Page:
U.S. Congressman Earl Blumenauer introduced a bill today to help cities across the country to move forward with Vision Zero policies, plans and projects.
“The real ‘American carnage’ is what’s happening on our roadways,” Blumenauer shared with us today via email. “Something has to change. We have to do better and finally treat this public health crisis. Cities around the country are embracing Vision Zero. The federal government should too.”
The “Vision Zero Act of 2017” was co-introduced with Representative Vern Buchanan, a Republican from Florida.
The bill is split into two sections: One to fund the creation of Vision Zero plans, and the other that would fund the implementation of those plans. $5 million would be set aside each year for the next five years (starting in 2018) for the planning grants and $25 million a year for the implementation grants, which could be split by up to five different entities (any political subdivision of a state is eligible, including; towns, cities, counties, and so on).
This bill is similar to one Blumenauer introduced in 2015. This version however, offers a more detailed list of potential plan elements and reads like a list of Vision Zero best practices. Among the suggestions in the bill are, “an examination of how development and implementation of safety-focused automotive technologies, vehicle-to-vehicle communication, and vehicle-to-infrastructure communication can help eliminate transportation-related fatalities and serious injuries,” and “a focus on reducing speeds to the extent practicable within State law and separating modes of transportation.” The bill also specifically calls out the need for plans to, “equitably address the safety needs of low-income and minority communities and ensure that such communities are not disproportionately targeted by law enforcement.”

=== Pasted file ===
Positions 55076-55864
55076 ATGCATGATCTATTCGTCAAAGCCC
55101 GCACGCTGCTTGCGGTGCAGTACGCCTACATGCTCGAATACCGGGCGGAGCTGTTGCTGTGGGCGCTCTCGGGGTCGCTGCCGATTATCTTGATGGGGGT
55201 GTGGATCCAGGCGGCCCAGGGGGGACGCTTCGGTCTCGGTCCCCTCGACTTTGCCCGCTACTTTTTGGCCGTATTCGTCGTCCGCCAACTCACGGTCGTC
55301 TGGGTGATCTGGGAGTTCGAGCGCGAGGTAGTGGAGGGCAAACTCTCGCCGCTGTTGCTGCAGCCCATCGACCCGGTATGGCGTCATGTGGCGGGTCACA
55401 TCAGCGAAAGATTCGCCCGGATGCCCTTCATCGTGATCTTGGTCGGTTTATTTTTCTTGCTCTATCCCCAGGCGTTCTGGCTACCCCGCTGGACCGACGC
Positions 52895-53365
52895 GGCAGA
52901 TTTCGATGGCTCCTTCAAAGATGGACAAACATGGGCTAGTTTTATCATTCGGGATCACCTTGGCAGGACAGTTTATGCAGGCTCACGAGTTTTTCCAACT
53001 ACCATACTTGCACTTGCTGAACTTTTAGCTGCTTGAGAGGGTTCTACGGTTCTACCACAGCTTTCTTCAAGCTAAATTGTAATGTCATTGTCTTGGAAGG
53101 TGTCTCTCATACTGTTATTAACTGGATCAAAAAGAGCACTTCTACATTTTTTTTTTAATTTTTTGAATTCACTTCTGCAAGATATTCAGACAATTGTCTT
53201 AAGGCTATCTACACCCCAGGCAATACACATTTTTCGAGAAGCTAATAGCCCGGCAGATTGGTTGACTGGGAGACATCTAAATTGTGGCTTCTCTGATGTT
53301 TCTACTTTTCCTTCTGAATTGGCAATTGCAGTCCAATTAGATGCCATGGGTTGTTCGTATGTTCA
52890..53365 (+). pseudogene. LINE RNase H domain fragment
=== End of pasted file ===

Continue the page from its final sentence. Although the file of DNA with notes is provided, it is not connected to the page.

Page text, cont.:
The bill also requires grantees to report back to Congress (and make available to the public) all the projects and programs funded by the grant and the demographics of the people who received the benefits of the grant.
For cities like Portland, who have already passed a robust Vision Zero Plan, the project implementation grant program requires 20 percent in local matching funds.
The timing of this bill is no accident. One week from today, hundreds of bike advocates from across the country will be on Capitol Hill as part of the National Bike Summit’s Lobby Day. The Vision Zero Act is one of three official “asks” the Summit’s organizers, the League of American Bicyclists, will encourage attendees to talk with their Senators and House Representatives about.
Before you get too excited about the impact this bill could have, consider that its passage isn’t likely. The 2015 bill had 32 cosponsors and only one of them, Rep. Buchanan, was a Republican. The bill never made it out of committee. With the 115th Congress being the most partisan of all time, the power of this bill will likely be in how it helps spur conversations about Vision Zero among advocates and lawmakers on The Hill.